“The hazmat crew always goes in after the emergency responders,” Bell said. “You have to remove the hazards, so that when you bring your new workers in to start removing the bridge, they’re not in harm’s way.”

Bell said the flammable and corrosive liquids are unlikely to leak, since they’re packaged inside steel drums or industrial “totes” designed to safely transport chemicals.

“While the [shipping] containers may be damaged from the bridge falling on them, those [drums and totes] are extremely strong and they can hold up very well,” Bell said. “Those lithium-ion batteries probably present the biggest danger of all, because once they ignite they are not easily extinguished.”

Some experts said as herculean as the cleanup sounds, it might have been even harder. Stephen Frailey, a partner at the Pacific Maritime Group that performs salvage operations, said Baltimore dodged a worst-case scenario.

“We are lucky in that the hull seems to be intact. It doesn’t seem to be leaking water. It doesn’t seem to be leaking fuel,” Frailey said. “It also seems to be stable so it’s not going to capsize.”

Both Ford and Frailey predicted it would take months to fully clear the debris in the river.

Maryland transportation officials had asked for $60 million in federal emergency relief funds on Thursday morning and Gov. Wes Moore (D) had earlier declared a state of emergency, making Maryland eligible for quick access to hundreds of millions of dollars in aid. Within hours federal officials approved the aid from U.S. Department of Transportation’s emergency relief fund.

Federal agencies, including the Army Corps of Engineers, will assume the full cost of clearing shipping lanes in the Patapsco River, said Sen. Chris Van Hollen (D-Md.).

Money from the emergency relief fund will cover Maryland’s costs to divert traffic away from the collapsed portion of I-695, the major thruway that used the Key Bridge, and for the design and rebuild of a new structure, Van Hollen said.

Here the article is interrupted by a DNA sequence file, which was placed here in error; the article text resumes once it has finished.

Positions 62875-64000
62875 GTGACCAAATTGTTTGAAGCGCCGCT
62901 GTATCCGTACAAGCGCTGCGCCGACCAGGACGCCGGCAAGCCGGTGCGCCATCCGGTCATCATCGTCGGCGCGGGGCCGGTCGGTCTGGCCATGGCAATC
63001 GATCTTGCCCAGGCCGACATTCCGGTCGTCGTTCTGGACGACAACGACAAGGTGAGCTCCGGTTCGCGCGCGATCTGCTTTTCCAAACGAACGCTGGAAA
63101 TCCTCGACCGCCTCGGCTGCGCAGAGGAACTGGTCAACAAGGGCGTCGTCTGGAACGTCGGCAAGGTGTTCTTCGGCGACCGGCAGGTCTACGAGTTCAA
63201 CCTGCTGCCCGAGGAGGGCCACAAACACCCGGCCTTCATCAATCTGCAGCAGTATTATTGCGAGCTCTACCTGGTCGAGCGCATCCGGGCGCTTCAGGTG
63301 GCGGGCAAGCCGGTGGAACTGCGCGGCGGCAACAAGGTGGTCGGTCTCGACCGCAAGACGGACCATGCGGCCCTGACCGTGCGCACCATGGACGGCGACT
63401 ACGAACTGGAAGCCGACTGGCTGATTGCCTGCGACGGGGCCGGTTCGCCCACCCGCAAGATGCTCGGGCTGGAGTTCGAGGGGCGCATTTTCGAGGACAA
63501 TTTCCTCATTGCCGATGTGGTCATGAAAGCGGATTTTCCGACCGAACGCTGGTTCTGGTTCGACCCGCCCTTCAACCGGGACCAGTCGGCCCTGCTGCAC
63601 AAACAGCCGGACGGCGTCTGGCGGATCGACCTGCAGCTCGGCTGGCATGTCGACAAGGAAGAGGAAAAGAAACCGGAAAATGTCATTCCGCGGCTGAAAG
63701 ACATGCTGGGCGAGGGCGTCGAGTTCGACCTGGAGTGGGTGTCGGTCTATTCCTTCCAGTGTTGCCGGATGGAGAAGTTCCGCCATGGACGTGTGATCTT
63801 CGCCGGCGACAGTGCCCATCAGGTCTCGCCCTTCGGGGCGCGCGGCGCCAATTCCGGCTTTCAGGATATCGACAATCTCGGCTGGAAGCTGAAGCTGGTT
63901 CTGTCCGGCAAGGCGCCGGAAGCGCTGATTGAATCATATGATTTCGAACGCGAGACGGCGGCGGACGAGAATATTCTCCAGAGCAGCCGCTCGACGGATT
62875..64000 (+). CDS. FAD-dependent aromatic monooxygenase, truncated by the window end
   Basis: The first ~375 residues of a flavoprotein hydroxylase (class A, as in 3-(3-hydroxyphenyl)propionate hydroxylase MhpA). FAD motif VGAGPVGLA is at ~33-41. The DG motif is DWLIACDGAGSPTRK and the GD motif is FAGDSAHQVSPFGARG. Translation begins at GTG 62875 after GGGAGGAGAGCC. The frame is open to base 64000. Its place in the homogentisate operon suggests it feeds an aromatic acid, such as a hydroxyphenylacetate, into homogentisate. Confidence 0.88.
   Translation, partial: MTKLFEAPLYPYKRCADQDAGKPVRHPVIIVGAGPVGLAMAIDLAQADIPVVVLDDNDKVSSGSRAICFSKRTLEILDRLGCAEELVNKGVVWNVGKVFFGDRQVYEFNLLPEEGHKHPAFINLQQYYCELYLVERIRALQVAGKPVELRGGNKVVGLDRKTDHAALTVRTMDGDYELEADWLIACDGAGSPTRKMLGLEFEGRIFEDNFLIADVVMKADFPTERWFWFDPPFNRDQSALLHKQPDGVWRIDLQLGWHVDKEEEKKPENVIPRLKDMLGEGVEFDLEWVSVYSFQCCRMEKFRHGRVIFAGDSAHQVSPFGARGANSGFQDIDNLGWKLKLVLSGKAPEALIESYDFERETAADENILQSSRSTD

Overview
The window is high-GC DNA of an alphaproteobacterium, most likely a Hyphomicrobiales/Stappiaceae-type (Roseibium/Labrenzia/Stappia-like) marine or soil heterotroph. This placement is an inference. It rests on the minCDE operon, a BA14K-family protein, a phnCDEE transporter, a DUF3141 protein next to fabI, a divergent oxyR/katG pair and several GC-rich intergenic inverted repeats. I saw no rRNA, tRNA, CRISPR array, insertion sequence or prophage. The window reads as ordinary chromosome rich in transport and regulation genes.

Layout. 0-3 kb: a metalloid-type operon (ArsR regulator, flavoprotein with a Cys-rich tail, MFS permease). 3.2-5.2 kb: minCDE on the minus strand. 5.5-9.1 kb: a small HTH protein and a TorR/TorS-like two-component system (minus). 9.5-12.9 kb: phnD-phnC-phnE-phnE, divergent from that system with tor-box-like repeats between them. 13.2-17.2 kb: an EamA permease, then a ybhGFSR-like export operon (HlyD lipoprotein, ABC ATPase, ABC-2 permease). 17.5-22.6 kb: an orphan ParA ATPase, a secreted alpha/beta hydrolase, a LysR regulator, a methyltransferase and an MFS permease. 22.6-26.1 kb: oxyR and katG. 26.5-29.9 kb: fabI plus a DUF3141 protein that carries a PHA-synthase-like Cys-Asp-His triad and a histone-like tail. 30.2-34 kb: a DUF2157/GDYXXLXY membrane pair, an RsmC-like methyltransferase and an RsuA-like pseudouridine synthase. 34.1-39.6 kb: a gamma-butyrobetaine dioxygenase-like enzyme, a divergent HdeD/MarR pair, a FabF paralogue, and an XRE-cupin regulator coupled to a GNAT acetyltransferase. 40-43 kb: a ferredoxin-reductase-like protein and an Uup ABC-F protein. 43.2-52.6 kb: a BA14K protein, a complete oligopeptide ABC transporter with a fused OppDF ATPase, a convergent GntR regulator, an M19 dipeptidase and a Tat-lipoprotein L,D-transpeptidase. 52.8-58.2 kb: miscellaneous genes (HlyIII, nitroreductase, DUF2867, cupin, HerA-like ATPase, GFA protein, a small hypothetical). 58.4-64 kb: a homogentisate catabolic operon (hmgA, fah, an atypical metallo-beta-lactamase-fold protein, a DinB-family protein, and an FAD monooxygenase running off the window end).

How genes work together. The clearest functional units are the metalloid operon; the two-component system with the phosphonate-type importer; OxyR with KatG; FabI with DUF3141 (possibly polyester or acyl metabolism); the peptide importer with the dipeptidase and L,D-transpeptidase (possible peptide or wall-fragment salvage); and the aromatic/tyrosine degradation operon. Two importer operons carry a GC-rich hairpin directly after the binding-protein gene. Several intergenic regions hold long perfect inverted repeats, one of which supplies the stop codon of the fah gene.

Policymakers have already begun discussing raising the height of a new bridge, he said, and incorporating new technology to make the next structure safer.

Emergency relief funds will cover the vast majority of a rebuilding project, Van Hollen said, but not the total amount. He and other members of the Maryland congressional delegation are planning to introduce legislation for more federal dollars to cover that shortfall.

President Biden said earlier in the week that federal government should pay for the full amount to restore the waterway and erect a new bridge.

“When it comes to using those funds for the design and ultimately the construction of new bridge, there’s a cost share where the federal government picks up the lion’s share of the costs, but not all of it,” Van Hollen said. “And that’s where Senator [Ben] Cardin and I plan to introduce legislation to ensure that the federal government is able to pick up the full costs going forward.”

Congressional spending for Maryland, though, could take months to pass, even if things flow smoothly on Capitol Hill.

Transportation Secretary Pete Buttigieg convened a meeting of port, labor and industry officials Thursday to discuss how to mitigate supply chain disruptions stemming from the partial shutdown of the Port of Baltimore.

A solemn moment of remembrance occurred Thursday for the six construction workers who were killed in the bridge collapse. At Opening Day for the Baltimore Orioles, fans were asked to stand at Camden Yards shortly before 3 p.m., after all the players had been introduced and both teams stood on the baselines.

A replica Fort McHenry flag was unfurled in center field to a lengthy roar. Orioles broadcaster Kevin Brown then asked fans to remove their hats and observe a moment of silence for the victims of the Francis Scott Key Bridge collapse.

Maryland Transportation Authority Officers who helped stop traffic on the bridge before the collapse were also honored.